NOTE: More involved questions may be covered in my
Answers to Ballistics Questions
Why can't I calculate BC from bullet drop at different ranges?
You can, but not very accurately. If you look at the bullet drop for two bullets, one with a
BC of 0.5 and the other with a BC of 0.55, you'll find that the bullet drops at 300 yards with
a muzzle velocity of 3000 f/s and a 100 yard zero, are -10.9" and -10.7" respectively. So if
you can shoot groups less than 0.2" at 300 yards, have at it. Of course you'll still
only know the BC within about 10% (the BC calculation CGI can be as accurate as 2%!).
Why doesn't the air density change when I change the altitude?
The altitude is only used when you check "Standard conditions at Altitude". If this is not
checked, the density is calculated from the Temperature, Pressure and Humidity you entered.
Where can I get the formula for these programs?
The source code to my old CGI programs is now available under the GNU public license --
see my downloads page. I have also put the programs that I received from Bob McCoy in the
downloads page of this site. The "formula" for the
trajectory program is available in various sources, including the downloads page. It
does involve "numerical integration" of the equations of motion (as I have implemented it...).
The Sierra Reloading manual has a section on Exterior Ballistics which provides the differential
equations of motion, as does "Exterior Ballistics" and "Mathematics for Exterior Ballistics".
Calculation of a trajectory also requires calculation of atmospheric density as a function of temperature,
pressure (sometimes humidity, if you want). I would recommend the ICAO Standard Atmosphere (see
U.S. Standard Atmosphere
for governing equations).
Can I change the drag function to a better one for my bullet?
Yes and No. Ballistics Coefficient and Drag Function go hand in hand. The Drag Function
specifies the "standard bullet" that the BC is comparing too. You must enter the correct
Drag Function of that BC. Typically, this is the G1. There are however some manufacturers
that specify different BCs using different drag functions because the force on the bullet
is modeled better with the different drag function. (For instance, Berger uses the G7 for some
of it's VLD bullets.) Bryan Litz' new book has many G7 BCs, measured with great
accuracy. These measurements have been added to the bullet library -- just look for "(Litz)"
in the description.
How is the energy calculated?
Energy listed in the trajectory calculations is the kinetic energy of the bullet.
This is discussed more in depth on the
Topics - Energy page.
Have I found a bug?
Possibly. I would recommend that you recheck your numbers on the data page and
ensure you are calculating what you think you are. If you still cannot see the problem, let
me know. When reporting bugs, it is important to
use the error link on the output of the program. This will send me a list of all your
What are the programs written in?
All of the on-line calculations are written in C and compiled
with gcc (GNU C Compiler). Most of the calculations are math intensive
and require numerical integration. This (in my opinion) makes any non-compiled
language unsuitable for this kind of CGI.
Can I have a copy of your programs?
Yes and No. The old (very old) on-line version of my CGI programs have been GPL'd
and are freely available for download from my "Downloads" page.
The source for my new versions is for sale with certain restrictions.
Contact me about purchasing the source.
Where can I get an explanation of the terms used in your calculations?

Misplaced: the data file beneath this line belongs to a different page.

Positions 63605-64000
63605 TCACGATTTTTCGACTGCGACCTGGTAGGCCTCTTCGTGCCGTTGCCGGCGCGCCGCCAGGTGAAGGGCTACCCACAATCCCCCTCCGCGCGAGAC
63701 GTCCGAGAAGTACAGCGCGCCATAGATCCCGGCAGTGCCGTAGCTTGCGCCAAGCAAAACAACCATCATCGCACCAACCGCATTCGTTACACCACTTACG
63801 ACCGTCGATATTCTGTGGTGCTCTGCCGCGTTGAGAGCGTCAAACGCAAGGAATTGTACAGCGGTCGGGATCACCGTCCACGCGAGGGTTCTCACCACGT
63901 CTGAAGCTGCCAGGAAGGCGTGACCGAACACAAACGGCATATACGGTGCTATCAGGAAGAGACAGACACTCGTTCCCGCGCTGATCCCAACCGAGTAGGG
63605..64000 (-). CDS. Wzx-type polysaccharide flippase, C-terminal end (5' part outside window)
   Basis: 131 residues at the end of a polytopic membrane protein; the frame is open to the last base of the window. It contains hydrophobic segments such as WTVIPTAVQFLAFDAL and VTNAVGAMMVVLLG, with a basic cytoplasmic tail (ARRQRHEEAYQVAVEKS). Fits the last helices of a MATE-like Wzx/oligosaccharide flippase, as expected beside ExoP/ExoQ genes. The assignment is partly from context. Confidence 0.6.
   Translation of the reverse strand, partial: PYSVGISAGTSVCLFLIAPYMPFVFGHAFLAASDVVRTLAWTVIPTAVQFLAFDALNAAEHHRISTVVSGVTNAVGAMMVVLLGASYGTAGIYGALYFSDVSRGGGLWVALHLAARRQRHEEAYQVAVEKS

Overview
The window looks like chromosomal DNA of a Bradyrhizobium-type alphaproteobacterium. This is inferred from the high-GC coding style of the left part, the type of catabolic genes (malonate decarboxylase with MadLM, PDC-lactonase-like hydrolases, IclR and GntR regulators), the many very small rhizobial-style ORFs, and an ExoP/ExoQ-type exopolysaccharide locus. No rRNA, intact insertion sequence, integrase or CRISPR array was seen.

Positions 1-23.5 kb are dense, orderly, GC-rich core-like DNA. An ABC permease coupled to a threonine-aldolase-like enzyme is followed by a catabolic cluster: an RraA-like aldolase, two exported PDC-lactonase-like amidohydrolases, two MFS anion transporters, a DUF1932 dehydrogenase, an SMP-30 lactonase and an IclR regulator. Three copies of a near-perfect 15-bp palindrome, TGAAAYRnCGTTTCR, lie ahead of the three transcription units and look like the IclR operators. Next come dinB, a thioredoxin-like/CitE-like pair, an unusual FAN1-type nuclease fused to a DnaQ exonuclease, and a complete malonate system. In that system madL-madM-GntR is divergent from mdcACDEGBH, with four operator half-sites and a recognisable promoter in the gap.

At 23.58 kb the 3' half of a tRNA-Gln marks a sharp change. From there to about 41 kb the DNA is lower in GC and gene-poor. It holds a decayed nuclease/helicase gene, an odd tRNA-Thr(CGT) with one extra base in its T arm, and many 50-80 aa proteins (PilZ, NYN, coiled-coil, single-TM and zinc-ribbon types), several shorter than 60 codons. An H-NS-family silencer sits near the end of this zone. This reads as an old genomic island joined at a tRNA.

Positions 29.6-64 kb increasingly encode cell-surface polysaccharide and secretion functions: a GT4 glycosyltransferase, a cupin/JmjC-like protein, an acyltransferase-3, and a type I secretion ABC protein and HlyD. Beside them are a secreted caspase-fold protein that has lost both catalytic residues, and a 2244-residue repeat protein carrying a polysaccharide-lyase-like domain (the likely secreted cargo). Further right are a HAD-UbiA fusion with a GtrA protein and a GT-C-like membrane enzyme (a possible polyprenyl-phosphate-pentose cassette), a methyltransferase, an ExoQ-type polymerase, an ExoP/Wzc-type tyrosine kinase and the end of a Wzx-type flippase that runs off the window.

At the top of each data page is a link to the instructions
for the particular calculation. Directly under the instructions paragraph
is a link to an explanation of terms used in the input and output of the
particular calculation. Additionally, next to each input, there is a "?" link.
Clicking on that will take you to the help page for that input.
How important is the measurement of sight height and offset?
Not very. At longer ranges it can add a few inches of error. Measuring with
a ruler is certainly accurate enough.
Why isn't the bullet length in the bullet library?
Because I don't know the lengths of all the bullets in the library. Unfortunately,
manufacturers typically only supply caliber. The only way I have to get all the bullet lengths
is to buy a box of bullets for every bullet in the library, which gets very expensive with 1400+ bullets.
If you measure a bullet for which I don't have a length, I will add it to the database.
Can you add functionality to your programs that does...?
Possibly, it depends on what it is. Many of the features of this website were added after a user
suggested it. If you want to see it, ask.
How do I enter the angle for my scope base?
The short answer is you don't. The total angle between the bore of the rifle and the line of sight
determines the zero range. When you enter a zero range, the programs automatically calculate the
required total angle. When you zero your rifle, you take the angle of the base into account by
adjusting your sights to achieve the desired zero. The net result is that you have adjusted your
sights to a smaller angle beteen the center line of the sights and the base which is the point
of an angled based. For example, if you have a 20 MOA base on a scoped rifle and you want to
zero at 200 yards, you go the range and adjust your scope until the bullet is hitting the center
of the target at 200 yards. You then run a trajectory and notice that the elevation angle is
6.8 MOA. What does this mean? It means that when you zeroed your rifle, you adjusted the scope
until the angle was -13.2 MOA so that 20 MOA + (-13.2 MOA) = 6.8 MOA. If you didn't have the
angled base, you would have adjusted your scope to an angle of 6.8 MOA. The net result is that
you have adjusted your scope to an angle 20 MOA lower than without the base so that the total
angle (base plus scope) is the required 6.8 MOA.